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Wrong Peter Milner?

Dr. Peter Milner

Graduate Student


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Background Information

Employment History

Montreal Neurological Institute


McGill University



Emeritus Psychology Professor
McGill University

Web References (24 Total References)

Peter Milner, then ...

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Peter Milner, then Hebb's graduate student and now a professor emeritus at McGill, was working on another project at the time but remembers seeing the sensory-deprivation rooms and watching subjects in frosted-white goggles being led to the bathroom.His mentor had offered male graduate students $20 a day-excellent pay for the '50s-to stay in small chambers with little more than a bed. In addition to the goggles, they wore gloves and cardboard tubes over the arms to limit their sense of touch.A U-shaped pillow and the hum of an air conditioner masked outside noises."According to his theory, the brain would deteriorate if it didn't have a continuous stream of sensory input," Milner says.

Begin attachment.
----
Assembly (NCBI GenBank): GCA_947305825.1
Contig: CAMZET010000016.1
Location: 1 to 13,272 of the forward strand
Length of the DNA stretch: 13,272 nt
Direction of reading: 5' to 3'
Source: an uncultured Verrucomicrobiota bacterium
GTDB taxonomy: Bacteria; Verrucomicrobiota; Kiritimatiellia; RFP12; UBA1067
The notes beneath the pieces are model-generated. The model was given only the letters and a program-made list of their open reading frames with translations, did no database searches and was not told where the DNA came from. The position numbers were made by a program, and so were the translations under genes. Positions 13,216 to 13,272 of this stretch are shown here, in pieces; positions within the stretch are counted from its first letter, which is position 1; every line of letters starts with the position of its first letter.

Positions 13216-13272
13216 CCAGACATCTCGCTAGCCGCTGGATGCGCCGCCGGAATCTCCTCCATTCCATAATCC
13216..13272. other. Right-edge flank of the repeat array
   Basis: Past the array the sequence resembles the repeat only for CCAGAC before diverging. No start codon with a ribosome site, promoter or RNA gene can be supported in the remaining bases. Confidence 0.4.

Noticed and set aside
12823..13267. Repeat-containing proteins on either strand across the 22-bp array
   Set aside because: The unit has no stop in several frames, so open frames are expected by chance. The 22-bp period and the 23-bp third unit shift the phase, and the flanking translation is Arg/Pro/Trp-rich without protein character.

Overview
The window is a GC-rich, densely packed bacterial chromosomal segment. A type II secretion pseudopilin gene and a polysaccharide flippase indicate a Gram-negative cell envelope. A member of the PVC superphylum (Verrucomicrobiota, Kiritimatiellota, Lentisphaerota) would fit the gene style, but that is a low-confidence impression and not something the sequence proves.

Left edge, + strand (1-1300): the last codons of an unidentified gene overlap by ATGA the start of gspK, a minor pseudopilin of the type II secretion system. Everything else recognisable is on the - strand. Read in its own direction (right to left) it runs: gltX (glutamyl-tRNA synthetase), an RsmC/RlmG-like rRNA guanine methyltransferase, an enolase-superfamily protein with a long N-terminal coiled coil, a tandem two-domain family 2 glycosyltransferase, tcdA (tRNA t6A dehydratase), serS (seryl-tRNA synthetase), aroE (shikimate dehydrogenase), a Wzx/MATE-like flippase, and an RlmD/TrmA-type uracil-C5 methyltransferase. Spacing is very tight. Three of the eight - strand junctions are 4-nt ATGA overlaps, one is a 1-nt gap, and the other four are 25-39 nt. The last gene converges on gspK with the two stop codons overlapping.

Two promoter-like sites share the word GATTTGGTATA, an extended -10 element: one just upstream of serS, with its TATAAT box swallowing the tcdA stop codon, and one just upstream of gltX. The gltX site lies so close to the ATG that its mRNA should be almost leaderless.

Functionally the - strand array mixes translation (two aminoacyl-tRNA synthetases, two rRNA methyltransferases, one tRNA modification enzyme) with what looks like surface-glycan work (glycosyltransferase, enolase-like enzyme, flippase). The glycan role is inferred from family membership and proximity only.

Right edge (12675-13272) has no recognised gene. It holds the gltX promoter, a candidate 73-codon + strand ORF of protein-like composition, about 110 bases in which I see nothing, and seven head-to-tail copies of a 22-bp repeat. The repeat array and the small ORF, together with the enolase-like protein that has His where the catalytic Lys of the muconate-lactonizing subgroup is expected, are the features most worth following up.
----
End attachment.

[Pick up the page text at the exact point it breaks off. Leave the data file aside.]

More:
Milner calls this "torture," because unlike Hebb's volunteer subjects, Cameron's were under his control.
"They were sick people," Milner says."They came to him because they had a mental illness and his job was to cure them ...
"Hebb thought it was not only stupid, but rather wicked," Milner adds, "and he was right."
Although the CIA and other agencies may have appropriated Hebb's results-some of which the Canadian government forbid him from publishing-for their own purposes, the professor and his collaborators hadn't set out to perfect an interrogation or torture technique.
Based on the description of Solitary I provided, Milner agrees with that distinction."People are torturing themselves when they're running a race, a marathon or something like that," he says.

When Peter was invited to help ...

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When Peter was invited to help initiate atomic energy research in Canada, the pair were married and sailed North America aboard the zigzagging (to avoid German U-boats) Queen Elizabeth.

In 1950, already doing her PhD at McGill, Milner began studying the epilepsy patients of famed neurosurgeon, Wilder Penfield at the Montreal Neurological Institute (MNI). "I fell in love with the place and the work right away," recalls Milner.
It was during this time Milner met and began her seminal work with H.M., an epilepsy patient in Hartford, Conn. who suffered severe memory impairment following the removal of the medial temporal lobe on both sides of his brain.
Although Milner worked with H.M. over the course of several decades, he never remembered having met her from one day to the next.